The defendants, who include a sister, a daughter and a granddaughter of Elaine Steinbeck, have until this week to file their responses or seek an extension.
"The whole story has a tragic arc to it," said Jonathan Zittrain, an assistant professor of intellectual property law at Harvard. "This isn't Disney versus Miramax. These are the heirs to arguably one of America's greatest writers" fighting over his legacy, he said.
While the suit involves copyright law, many of Mr. Steinbeck's and Ms. Smyle's allegations were factual in nature - "who did what when," Mr. Zittrain said.
According to the suit, Steinbeck was "an author or artist who cared little for business matters, including his intellectual property" and so he neglected to say how his copyrights should pass, a view not shared by all.
"I think he wanted to leave them enough so they wouldn't starve, but not so much so they wouldn't have to make lives for themselves," said Jackson J. Benson, who spent 13 years researching and writing "The True Adventures of John Steinbeck, Writer" (Viking Press 1984, Penguin Group 1990), considered by many the definitive biography of Steinbeck. "The main thing was he didn't want to screw up the boys' lives by leaving them all that money. Well, the irony is, the boys did go after it."
Material wealth, and a lack of it, contributed greatly to Steinbeck's vision as a writer. In stories, the Stanford University-educated writer returned again and again to characters shaped by economic deprivation, at times romanticizing them - like the well-intentioned ne'er-do-wells in "Tortilla Flat" and "Cannery Row" - and at others, laying bare their suffering - like that of the destitute Oklahomans displaced by the Dust Bowl in "The Grapes of Wrath" - and almost always revealing their dignity.
After his successes piled up, Steinbeck recalled his lean years in the 1920's in New York City, where he had worked briefly pushing a wheelbarrow on the construction site of Madison Square Garden, and in California.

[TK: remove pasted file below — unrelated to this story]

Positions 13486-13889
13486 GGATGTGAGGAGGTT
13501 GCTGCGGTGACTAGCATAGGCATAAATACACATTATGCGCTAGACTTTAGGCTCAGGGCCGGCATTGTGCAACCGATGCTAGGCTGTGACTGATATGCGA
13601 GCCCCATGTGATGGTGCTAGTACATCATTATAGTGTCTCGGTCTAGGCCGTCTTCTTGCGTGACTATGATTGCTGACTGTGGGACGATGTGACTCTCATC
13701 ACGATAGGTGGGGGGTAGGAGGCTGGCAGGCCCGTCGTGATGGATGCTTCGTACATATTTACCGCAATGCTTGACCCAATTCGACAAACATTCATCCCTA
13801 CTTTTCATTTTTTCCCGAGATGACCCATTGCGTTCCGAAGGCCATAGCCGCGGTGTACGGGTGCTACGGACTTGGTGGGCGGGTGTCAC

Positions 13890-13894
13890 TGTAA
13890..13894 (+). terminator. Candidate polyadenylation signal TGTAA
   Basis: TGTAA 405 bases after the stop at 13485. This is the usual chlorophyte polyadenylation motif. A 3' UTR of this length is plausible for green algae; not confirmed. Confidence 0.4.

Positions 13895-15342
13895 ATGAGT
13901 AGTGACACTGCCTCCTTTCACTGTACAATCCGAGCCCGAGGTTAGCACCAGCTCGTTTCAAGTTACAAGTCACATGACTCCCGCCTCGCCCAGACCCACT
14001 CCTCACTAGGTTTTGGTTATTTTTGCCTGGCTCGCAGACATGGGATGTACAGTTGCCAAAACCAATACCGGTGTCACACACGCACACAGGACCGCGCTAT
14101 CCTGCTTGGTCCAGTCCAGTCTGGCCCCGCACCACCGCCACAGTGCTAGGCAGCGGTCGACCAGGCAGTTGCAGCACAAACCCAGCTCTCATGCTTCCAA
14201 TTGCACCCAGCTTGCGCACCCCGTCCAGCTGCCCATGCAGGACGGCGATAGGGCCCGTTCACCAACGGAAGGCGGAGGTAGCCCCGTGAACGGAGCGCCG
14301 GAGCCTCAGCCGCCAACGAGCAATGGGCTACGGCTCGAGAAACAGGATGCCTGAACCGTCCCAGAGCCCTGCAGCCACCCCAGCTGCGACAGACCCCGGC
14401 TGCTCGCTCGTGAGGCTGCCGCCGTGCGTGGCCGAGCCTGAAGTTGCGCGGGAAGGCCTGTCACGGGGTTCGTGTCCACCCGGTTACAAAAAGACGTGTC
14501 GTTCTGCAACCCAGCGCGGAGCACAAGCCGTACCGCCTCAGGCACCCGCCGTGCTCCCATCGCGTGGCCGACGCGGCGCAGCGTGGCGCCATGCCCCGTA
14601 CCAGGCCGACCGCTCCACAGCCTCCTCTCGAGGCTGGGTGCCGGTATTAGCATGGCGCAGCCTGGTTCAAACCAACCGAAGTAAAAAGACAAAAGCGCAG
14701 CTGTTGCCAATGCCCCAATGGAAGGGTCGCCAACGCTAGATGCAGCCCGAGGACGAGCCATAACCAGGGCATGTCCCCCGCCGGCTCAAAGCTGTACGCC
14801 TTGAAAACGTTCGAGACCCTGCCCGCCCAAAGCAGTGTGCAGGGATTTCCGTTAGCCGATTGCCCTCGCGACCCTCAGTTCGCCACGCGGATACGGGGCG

"I had $25 a month and I was one of the rich ones," he wrote in 1955 in The New York Times about his life on Cannery Row in Monterey, Calif. "But it was far from as bad as it sounds. Hamburger was three pounds for a quarter, plate beef 5 cents a pound. For 15 cents you could pick out a bag of 'soup vegetables' that would feed you for a week And then we had the ocean to fall back on.
"In our group of denizens, we had no envy for the rich. We didn't know any rich. We thought everyone lived the way we lived, if we thought of it at all."
Once Steinbeck experienced financial success, he began worrying about future income, although "it does seem odd as we read through 'Journal of a Novel' to find a man who buys a piano on impulse also worrying about money," Mr. Benson wrote in his biography.
Steinbeck had little cause for concern. He won the Nobel Prize for literature in 1962, and even as wide critical acclaim eluded "East of Eden" in his lifetime, it generated strong sales and still does, like the other Steinbeck works that have become staples of the classroom.
Last year, on an episode of "The Oprah Winfrey Show" dedicated to the novel for Ms. Winfrey's book club, Thom Steinbeck, who published a collection of short stories in 2002, recalled reading "East of Eden" for a high school class and getting a D on his book report, much to his father's chagrin.
"It scared the pants off me," Mr. Steinbeck said of the book, with good and evil themes, that his father wrote to him and his brother. "I wondered whether he was talking about real demons or whether he was keeping the demons from the door."
He added: "Whether if by discussing these things and bringing them out, he could prevent what he feared might happen to his own family."